Dave Eggers’ non-fiction account of an Islamic family’s experiences before and after Hurricane Katrina portrays an America at odds with its own ideals and principles.
In his opening notes Eggers writes that he is not attempting to write an all-encompassing book about New Orleans or Hurricane Katrina, but only an account of one family’s experiences and opinions. By personalising the story this way, Eggers puts a face to the many news reports that criticised the handling of the disaster.
Syrian born Abdulramen Zeitoun and his American wife, Kathy, have carved themselves their own slice of the American dream. They run a successful painting and contracting business and own several investment properties. When the hurricane makes its way towards New Orleans, Kathy leaves with their children while Abdulramen stays behind to watch over his investments. As New Orleans is flooded in the aftermath of the hurricane, Abdulramen rows around the disaster zone in an aluminium canoe, rescuing various people and feeding trapped dogs. It is not until his persecution at the hands of those who are supposed to be helping that it becomes clear that New Orleans is being policed outside of America’s laws.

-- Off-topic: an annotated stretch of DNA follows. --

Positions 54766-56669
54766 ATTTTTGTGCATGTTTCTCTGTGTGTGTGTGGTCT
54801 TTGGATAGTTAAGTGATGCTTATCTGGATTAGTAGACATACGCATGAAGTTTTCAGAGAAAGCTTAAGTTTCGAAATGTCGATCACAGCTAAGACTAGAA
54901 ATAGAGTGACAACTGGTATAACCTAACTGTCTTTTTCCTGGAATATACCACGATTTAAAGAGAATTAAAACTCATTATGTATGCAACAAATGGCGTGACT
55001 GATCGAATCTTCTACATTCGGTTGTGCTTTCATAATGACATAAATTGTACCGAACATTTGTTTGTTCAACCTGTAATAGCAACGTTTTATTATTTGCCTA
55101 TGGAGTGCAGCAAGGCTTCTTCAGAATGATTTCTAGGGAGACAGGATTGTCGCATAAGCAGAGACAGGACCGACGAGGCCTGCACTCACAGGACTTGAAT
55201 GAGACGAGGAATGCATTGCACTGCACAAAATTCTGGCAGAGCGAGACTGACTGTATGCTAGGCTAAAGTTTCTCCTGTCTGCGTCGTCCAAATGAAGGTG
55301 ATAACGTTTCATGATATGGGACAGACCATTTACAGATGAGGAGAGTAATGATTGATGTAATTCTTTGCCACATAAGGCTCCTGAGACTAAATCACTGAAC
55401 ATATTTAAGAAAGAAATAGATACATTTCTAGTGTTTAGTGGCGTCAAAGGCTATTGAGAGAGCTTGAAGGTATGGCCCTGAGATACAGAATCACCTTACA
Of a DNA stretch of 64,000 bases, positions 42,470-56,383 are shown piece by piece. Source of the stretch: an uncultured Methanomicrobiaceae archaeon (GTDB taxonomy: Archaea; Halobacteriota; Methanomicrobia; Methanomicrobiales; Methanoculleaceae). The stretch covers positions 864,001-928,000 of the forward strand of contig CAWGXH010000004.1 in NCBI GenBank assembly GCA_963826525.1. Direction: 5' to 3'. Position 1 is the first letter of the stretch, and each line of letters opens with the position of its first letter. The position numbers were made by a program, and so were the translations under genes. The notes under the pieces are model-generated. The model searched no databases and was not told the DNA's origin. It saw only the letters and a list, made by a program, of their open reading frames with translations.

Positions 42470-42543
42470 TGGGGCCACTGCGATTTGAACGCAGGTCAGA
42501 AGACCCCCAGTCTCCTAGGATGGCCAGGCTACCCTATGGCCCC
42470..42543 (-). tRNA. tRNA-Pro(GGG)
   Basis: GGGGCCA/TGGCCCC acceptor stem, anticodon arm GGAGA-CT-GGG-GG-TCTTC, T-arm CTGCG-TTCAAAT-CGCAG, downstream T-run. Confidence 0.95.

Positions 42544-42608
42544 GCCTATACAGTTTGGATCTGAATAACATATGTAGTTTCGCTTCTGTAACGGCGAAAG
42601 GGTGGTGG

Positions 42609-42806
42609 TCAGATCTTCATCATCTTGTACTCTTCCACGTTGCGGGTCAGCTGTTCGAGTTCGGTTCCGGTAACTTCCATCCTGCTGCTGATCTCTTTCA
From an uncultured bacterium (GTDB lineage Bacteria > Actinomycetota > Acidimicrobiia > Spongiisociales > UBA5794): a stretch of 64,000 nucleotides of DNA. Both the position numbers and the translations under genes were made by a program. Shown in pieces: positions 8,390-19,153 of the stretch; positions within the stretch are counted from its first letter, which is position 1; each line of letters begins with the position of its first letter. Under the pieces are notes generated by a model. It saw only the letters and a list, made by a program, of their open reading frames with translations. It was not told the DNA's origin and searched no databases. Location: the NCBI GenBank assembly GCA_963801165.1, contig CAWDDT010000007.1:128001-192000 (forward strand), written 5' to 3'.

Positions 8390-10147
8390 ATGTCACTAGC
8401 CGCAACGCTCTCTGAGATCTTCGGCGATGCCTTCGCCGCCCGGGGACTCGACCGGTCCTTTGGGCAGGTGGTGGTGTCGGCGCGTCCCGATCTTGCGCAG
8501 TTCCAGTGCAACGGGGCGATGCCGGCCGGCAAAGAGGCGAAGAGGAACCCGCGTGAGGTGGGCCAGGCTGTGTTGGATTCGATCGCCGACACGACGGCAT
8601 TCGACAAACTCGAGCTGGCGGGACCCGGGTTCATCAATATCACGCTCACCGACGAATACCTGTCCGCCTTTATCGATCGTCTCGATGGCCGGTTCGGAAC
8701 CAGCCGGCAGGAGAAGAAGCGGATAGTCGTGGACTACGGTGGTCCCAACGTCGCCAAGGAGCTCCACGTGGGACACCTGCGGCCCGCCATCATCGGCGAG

In the meantime Kathy, who is a convert to Islam, is left to endure racial stereotyping from her Baptist family, liaise with Abdulramen’s family and wonder if she will see her husband again.
With what can only be described as a plain, matter of fact writing style, Eggers avoids the trickery that made him a literary boy wonder and gives a personal rendition of a family confronted by brutality and injustice in a post 9-11 America.